My latest Appendix N post is up:
RETROSPECTIVE: Star Man’s Son by Andre Norton
Last year I made the point that Edgar Rice Burroughs was a major influence on the creation of Superman, D&D, and Star Wars. He’s just huge. And it’s weird that people don’t seem familiar with him. I don’t see a lot of people pointing that stuff out.
Well… in a similar vein, it looks to me as if the progenitor of the whole nuclear holocaust post-apocalyptic mutant adventure genre– ie, the thing that became Gamma World– was pretty much invented by a woman. All y’all that are beating the drum to promote women authors and women’s contributions to science fiction and fantasy? Please spread the word on this one, because it’s awesome.
(And if anyone knows of an earlier work that fits the bill, please clue me in on that. I think this is the one, though!)
Here are some additional tidbits on this from around the web.
Pulp Fantasy Library (Grognardia) — “The story — an outcast on a quest to prove his worth, both to others and to himself — is an old one, but it’s one with which most people, espcially young men, can empathize. Add to that the terror and mystery of a world destroyed by man’s own folly and you have the recipe for a classic adventure tale. If you haven’t read it, I heartily recommend you do so, if only to see the wellspring of what would eventually become science fantasy clichés. But Andre Norton wrote these things first and, in my opinion, best and deserves to be given her due.”
Gamma World, Cover to Cover (Grognardia) — “Gamma World is a flight of fancy; it’s not a scientific speculation into what the world after the Bomb might be like. Rather, it’s using the collapse of human civilization as an occasion to imagine a purely fantastical world of adventure. The funny thing is that, back in the day, this wasn’t a point that needed to be explained to anyone, because, frankly, most of us didn’t care about ‘realism’ — we just wanted to blast mutants as we explored the ruins of DC. I’m not sure exactly when things changed and gamers began to need detailed explanations of what a RPG was about and how the game mechanically supported its “themes,” but, at some point, it happened and games like Gamma World were among the hobby’s casualties.”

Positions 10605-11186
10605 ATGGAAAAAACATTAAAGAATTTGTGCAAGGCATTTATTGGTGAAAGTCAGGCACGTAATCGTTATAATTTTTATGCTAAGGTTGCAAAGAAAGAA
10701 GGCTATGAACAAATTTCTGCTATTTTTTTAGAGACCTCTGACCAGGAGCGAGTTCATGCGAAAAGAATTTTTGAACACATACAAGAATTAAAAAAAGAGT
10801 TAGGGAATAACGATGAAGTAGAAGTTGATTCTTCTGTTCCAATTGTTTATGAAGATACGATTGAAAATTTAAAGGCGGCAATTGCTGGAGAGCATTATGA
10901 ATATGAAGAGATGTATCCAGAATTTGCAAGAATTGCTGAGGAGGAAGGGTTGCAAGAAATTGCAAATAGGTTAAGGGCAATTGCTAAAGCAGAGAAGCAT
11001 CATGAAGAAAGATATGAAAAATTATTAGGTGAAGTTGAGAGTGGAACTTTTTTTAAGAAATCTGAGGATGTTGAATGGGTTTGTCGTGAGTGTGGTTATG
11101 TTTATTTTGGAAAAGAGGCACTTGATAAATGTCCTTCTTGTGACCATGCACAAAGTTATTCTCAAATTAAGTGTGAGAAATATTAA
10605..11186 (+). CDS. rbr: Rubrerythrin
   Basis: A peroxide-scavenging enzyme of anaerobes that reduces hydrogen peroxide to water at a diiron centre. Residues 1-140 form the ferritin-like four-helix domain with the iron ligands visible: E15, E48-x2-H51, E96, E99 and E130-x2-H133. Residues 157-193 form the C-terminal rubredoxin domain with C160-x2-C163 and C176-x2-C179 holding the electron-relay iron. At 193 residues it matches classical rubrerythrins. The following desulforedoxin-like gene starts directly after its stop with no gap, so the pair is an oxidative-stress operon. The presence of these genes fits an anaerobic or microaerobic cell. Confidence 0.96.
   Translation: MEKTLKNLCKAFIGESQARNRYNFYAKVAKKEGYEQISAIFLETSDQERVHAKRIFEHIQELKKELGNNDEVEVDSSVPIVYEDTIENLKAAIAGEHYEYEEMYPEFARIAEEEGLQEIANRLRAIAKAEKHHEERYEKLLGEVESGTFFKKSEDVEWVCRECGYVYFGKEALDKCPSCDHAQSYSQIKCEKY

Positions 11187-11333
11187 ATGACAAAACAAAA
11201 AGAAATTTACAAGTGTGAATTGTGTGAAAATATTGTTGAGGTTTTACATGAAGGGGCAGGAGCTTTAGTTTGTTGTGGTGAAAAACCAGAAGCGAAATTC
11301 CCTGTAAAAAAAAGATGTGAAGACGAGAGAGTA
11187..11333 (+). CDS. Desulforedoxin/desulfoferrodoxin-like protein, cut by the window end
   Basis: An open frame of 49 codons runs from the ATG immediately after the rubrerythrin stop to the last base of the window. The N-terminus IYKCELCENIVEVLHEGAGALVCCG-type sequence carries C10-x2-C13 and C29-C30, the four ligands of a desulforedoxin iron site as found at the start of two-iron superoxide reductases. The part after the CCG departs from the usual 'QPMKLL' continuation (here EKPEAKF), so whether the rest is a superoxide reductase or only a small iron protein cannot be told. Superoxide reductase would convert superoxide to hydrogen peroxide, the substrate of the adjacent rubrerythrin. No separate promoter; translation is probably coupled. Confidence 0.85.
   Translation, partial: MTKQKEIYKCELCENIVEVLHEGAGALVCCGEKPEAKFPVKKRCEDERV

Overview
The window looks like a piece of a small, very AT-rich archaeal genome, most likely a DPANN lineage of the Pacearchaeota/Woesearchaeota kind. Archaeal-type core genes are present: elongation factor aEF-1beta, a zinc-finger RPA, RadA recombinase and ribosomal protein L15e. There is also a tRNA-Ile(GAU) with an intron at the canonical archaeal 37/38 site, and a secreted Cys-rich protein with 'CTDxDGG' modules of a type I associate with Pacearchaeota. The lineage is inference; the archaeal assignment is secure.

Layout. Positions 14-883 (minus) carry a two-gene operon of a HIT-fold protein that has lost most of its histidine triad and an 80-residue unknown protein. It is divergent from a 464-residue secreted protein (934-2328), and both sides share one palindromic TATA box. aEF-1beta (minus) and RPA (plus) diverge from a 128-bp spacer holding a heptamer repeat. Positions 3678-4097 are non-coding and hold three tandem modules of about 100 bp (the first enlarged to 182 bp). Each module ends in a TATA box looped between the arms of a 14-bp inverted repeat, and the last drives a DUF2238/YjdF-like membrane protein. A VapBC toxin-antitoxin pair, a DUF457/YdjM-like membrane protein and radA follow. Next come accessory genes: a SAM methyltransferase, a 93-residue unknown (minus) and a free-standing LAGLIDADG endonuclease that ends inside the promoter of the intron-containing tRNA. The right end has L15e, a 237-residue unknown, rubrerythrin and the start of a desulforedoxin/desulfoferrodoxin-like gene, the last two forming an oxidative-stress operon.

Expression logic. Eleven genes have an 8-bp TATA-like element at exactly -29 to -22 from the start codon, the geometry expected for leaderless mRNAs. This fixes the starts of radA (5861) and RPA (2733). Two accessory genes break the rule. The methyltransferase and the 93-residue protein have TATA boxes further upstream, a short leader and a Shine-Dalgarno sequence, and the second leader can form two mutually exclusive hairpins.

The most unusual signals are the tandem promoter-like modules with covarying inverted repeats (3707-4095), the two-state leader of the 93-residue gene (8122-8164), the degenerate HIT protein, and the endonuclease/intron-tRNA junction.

150 Years is a LONG Time (Grognardia) — “Of course, the real reason so many post-apocalyptic settings, including those in RPGs, don’t pay much heed to the effects of time and tide on the works of Man is that a big part of the appeal of these games are their references to contemporary people, places, and events. Moreso than most science fiction, post-apocalyptic tales are ready-made to comment on the present, particularly its foibles and vices. To present a post-apocalyptic world where one’s character is not only ignorant of the past — our world — but likely to see very little evidence of its existence takes some of the fun out of the genre for a lot of people.”
James Nicoll Reviews — “I would not be surprised to learn that Norton, along with so many others, was influenced by Stephen Vincent Benét’s 1937 classic short story, ‘By the Waters of Babylon.’ To Benét’s hauntingly prescient depiction of post-apocalyptic collapse, Norton adds a healthy dollop of post-atomic anxiety, as well as many of the themes and tropes one learns to expect in later Norton novels. Fors’ world isn’t just smashed flat and depopulated; it has been bathed in mutagenic radiation. As Fors points out, it is not at all clear that the Old Ones responsible for the Great Blow-up and modern humans are the same people any more. Perhaps all people are mutants.”
Not The Baseball Pitcher — “Some believe it was the first fiction to deal with a post-nuclear holocaust world, but there is no reliable evidence to prove that.”